Saturday at the conference was pretty much full of lectures with a few hours for meals.
Most of the lectures I attended today were presented by Mikołaj Petraszak Dmowski, a guest lecturer from Poland who present five hours of lectures on the Polish Nobility. I can’t say that I now completely understand the Polish nobility and how to research them; I can certainly say I’ve learned enough to want to learn more.
To start with, I know from various church records that my Niedziałkowski ancestors are listed as “owners of a part of the village”, indicating that they were landed gentry. My Chotkowski ancestors (who are also ancestors of some of my Niedziałkowski ancestors) are listed in the church records as “Nobles”. Thus, I have some reason to be interested in the Polish nobility.
According to Mikołaj, Poland was a democratic country, but the benefits of democracy only applied to the szlachta, or noble classes. The peasants were simply peasants, and the peasants did not enjoy the benefits of democracy.
The szlachta apparently originated as the warrior class who protected Poland from her enemies. By the 14th century, the szlachta were essentially synonymous with knights. Eventually, the szlachta evolved into a privileged social class, and in order to be admitted to the szlachta, one must either prove his noble birth or be declared noble by the King or the Polish Sejm (the Polish Parliament).
Because of a significant number of peasants and merchants who pretended to be szlachta, those who claimed to be members of the noble classes eventually had to prove their claim. There was good reason to have a claim to be a member of the noble class. At several times throughout history, when the King of Poland wanted an agreement from the szlachta regarding his successor, the King granted the szlachta new privileges, including reductions of taxes, the inviolability of the nobles’ property, and a guarantee against the arbitrary arrest of the nobility.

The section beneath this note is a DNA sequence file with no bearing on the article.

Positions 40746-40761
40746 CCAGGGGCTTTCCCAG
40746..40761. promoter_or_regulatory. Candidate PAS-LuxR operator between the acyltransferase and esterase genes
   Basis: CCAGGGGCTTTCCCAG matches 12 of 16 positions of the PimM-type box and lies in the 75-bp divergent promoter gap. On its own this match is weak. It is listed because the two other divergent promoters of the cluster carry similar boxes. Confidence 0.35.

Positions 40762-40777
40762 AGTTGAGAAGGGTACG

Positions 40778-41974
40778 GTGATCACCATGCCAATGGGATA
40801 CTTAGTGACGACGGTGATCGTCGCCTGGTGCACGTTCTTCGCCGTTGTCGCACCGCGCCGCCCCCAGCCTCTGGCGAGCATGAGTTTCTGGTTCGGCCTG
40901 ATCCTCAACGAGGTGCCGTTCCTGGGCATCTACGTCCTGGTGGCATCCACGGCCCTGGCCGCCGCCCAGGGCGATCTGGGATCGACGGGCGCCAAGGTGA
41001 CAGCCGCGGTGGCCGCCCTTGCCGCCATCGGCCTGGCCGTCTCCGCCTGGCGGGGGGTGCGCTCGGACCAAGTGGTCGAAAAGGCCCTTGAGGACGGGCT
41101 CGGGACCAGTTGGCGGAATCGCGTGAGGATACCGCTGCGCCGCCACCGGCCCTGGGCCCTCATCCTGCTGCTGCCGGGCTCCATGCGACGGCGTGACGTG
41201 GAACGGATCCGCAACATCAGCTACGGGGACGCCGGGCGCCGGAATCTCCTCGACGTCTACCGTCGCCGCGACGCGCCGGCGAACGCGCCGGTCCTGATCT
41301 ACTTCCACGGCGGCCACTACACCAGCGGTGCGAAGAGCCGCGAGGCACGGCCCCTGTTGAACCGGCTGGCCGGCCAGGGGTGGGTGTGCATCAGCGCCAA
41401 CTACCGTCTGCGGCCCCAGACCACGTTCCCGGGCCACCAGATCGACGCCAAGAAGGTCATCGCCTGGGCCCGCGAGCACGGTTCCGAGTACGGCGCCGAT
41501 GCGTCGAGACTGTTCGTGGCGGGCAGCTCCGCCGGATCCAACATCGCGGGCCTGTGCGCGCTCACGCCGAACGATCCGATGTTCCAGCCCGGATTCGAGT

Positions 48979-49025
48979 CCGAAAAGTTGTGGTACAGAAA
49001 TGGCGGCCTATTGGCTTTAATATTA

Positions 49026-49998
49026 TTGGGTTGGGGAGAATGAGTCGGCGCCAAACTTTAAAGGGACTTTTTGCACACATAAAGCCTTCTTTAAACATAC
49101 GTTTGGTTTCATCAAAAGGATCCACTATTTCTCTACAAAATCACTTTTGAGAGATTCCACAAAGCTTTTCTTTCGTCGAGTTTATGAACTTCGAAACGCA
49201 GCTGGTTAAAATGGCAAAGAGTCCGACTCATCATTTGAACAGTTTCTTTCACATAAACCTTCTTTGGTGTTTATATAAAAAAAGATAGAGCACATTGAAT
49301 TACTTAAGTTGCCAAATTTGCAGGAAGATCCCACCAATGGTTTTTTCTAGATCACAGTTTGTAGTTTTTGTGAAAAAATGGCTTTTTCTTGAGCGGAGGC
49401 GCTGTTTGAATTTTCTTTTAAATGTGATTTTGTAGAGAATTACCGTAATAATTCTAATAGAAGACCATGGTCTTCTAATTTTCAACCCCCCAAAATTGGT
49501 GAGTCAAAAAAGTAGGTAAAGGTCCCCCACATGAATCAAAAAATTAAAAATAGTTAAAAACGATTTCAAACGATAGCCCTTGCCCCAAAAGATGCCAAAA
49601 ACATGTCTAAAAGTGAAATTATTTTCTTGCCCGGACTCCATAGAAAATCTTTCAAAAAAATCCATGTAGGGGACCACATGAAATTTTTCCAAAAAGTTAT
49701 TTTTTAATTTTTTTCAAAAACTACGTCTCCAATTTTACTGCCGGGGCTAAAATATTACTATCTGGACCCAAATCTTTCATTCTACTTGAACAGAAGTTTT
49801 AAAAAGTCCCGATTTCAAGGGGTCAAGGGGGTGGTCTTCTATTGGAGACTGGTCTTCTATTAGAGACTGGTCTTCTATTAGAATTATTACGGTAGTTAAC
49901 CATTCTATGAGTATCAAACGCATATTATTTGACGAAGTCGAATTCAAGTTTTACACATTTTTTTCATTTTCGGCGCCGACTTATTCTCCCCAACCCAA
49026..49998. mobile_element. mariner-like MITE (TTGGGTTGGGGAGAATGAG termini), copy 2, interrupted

Several reference works discuss the nobility in Poland and provide genealogies for those families. Church records for the Polish population seldom extend further back than the late 18th century, but the genealogies of the nobility extend much farther back in time.
Some useful resources for researching the Polish nobility include:
- Sławomir Górzyński. Nobilitacje w Galicji w latach 1882-1918. Wydawnictwo DiG. Warszawa. 1999.
- Elżbieta Seczys. Szlachta wylegitymowana w Królestwie Polskim w latach 1836-1861. Wydawnictwo DiG. Warszawa. 2000.
- Kasper Niesiecki, S.J. Herbarz Polski. Lipsk edition. 1839-1846.
- Adam Boniecki. Herbarz Polski; Wiadomosci Historyczno-genealogiczne o Rodach Szlacheckich. Warszawa. Gebethner i Wolff. 1899-1914.
In addition to the lectures on Polish nobility, I also attended a lecture on Cemeteries: Look High and Low, Above and Below! by Jeffrey Bockman. In this lecture, Mr. Bockman discussed how to find cemeteries, what to do when cemeteries are moved, what to do when cemeteries are no longer active, and what cemetery iconography can tell you about the person who’s buried there. some helpful hints when doing cemetery research are: remember that the cemetery office is running a business, be considerate if they are busy, and be considerate of grieving families.
Finally, one of the highlights of the conference was the annual awards luncheon with performances by the Lajkonik Dancers. This year, there was even a Polish selection at lunch (roast pork with bigos, potatoes, and pierogi).
One more half-day of the conference to go, and then I head back home!